Roominate is the creation of Engineer’s Alice Brooks and Bettina Chen. The women met and became friends in the master’s engineering program at Stanford University.

The two women have a nice story, they were two of only a handful of women in the Engineering program at Stanford, and they both realized that their designs were inspired by their childhood toys.

When they realized that only 15 percent of women enter college intending to major in a STEM (Science, Technology, Engineering, and Math) field, they decided to take action. Roominate is targeted towards girls, and is designed to young woman better their spatial skills, hands-on problem solving skills, and confidence with technology.

According to the company’s about us page:

“Roominate’s unique blend of building, circuits, design, crafts, storytelling, and creativity teaches kids while they play. Using motor and light circuits, modular furniture building pieces and walls, Roominate empowers kids to build endless amazing creations!”

Roominate teaches:

  • Hands-On Problem Solving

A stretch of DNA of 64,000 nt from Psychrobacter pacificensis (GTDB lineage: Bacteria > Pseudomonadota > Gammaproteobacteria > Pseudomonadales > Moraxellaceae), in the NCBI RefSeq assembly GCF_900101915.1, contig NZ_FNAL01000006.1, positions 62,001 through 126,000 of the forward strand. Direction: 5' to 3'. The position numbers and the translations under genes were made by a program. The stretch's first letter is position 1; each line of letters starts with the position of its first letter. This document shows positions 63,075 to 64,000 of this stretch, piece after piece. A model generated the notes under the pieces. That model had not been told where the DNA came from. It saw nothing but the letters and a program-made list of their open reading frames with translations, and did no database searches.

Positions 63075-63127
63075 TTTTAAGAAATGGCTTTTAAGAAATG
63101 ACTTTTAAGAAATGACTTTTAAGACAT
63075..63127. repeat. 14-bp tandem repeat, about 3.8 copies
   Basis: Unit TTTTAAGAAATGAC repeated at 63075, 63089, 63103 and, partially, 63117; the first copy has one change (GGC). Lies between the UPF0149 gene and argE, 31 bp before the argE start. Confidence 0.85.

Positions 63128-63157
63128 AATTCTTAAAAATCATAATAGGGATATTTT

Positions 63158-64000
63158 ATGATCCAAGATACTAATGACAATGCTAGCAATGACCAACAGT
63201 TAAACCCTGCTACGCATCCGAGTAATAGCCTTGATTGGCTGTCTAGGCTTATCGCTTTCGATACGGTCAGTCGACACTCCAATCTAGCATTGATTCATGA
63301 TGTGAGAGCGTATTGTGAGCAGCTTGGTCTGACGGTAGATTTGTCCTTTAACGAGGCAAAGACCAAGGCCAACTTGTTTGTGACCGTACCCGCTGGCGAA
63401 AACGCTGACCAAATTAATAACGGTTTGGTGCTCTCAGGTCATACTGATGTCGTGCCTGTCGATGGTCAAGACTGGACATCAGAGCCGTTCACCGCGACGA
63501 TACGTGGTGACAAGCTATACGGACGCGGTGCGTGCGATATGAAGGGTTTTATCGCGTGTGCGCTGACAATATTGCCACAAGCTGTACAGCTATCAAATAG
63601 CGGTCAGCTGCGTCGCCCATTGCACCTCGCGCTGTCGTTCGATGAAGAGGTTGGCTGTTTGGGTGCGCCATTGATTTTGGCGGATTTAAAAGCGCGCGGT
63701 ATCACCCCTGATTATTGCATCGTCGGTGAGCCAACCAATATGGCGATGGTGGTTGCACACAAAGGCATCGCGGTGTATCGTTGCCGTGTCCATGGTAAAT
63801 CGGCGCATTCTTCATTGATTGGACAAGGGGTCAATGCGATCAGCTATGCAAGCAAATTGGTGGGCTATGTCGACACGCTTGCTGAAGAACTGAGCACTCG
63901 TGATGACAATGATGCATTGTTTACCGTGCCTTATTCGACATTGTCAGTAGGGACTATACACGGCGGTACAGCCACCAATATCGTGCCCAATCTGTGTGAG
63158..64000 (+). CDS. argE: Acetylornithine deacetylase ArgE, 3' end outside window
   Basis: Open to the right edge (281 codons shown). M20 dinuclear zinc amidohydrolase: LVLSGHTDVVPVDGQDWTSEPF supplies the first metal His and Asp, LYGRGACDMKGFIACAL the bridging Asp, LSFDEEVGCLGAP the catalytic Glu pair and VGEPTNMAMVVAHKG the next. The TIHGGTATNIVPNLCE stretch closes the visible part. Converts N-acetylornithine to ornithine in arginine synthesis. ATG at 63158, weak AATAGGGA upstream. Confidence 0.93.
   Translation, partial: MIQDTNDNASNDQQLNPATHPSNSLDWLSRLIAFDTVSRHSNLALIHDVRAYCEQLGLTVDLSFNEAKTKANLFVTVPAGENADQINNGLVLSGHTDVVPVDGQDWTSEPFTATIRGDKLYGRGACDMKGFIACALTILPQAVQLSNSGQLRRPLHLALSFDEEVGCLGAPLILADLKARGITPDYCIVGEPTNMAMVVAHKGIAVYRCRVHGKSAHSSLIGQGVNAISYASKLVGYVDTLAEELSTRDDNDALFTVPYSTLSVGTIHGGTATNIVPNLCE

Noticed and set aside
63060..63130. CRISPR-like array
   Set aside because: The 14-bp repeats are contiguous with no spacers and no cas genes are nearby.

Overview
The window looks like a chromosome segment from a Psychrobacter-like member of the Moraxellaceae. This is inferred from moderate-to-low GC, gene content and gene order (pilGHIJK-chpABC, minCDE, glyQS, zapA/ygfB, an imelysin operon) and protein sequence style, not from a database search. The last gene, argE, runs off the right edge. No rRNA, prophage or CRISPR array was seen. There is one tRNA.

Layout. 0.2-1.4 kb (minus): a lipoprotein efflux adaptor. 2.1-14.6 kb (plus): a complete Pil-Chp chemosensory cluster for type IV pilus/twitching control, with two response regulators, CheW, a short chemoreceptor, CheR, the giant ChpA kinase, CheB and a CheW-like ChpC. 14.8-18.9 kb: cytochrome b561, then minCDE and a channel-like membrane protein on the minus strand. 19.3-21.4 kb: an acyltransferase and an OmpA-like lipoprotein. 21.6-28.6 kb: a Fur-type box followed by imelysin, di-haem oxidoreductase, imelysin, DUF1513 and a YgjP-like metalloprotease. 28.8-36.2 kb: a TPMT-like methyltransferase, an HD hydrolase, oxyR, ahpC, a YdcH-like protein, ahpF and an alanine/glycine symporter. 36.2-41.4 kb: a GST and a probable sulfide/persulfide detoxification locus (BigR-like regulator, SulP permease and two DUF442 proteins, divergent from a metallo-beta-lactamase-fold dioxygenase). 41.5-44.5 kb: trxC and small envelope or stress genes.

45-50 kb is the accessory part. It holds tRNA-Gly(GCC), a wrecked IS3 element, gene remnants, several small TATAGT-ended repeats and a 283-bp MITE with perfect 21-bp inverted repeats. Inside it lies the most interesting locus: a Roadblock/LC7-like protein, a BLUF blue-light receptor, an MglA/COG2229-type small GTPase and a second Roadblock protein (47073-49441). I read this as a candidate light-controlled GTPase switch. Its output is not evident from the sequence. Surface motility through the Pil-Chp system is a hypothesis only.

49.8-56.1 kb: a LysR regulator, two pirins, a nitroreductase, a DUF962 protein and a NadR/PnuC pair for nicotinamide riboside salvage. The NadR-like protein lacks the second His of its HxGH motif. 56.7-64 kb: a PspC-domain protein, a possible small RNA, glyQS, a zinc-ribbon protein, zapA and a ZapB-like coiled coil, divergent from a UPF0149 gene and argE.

• Spatial + Fine Motor Skills
  • Self-Confidence
  • Creativity
  • Basic Circuitry
  • Alice and Bettina designed Roominate to inspire the next generation of innovators.

Roominate has already generated $1.7 million in sales to date and they have only been around for approximately 18 months. The women believe they will generate $5 million in sales for the calendar year.

With a quick growing business on their hands the Stanford engineers asked for $500,000 in exchange for a 5% equity in their company. They have already taken $850,000 in outside investments for a 16% equity stake in the company.

Mark Cuban immediately jumped in with the exact offer the women wanted with one caveat — Mark wants his daughters involved so they can have positive role models to look up to in Alice and Bettina. Lori Greiner was also super excited about the product and asked to split the offer with Mark. Greiner said she would have Roominate on QVC within four months.

Robert Herjavec respected Cuban’s offer and bowed out, while Barbar Corcoran said the Roominate product wasn’t ‘driven home’ enough as being designed for young girls. Kevin O’Leary also bowed out over investment return concerns.

Mark and Lori now own a 5% equity share of Roominate, and Cuban’s daughters will fly out at some point so they can somehow be involved in the company.

Twitter users seem very pleased that Roominate will continue to grow and inspire generations of young women.

Do you think Roominate has a bright future?


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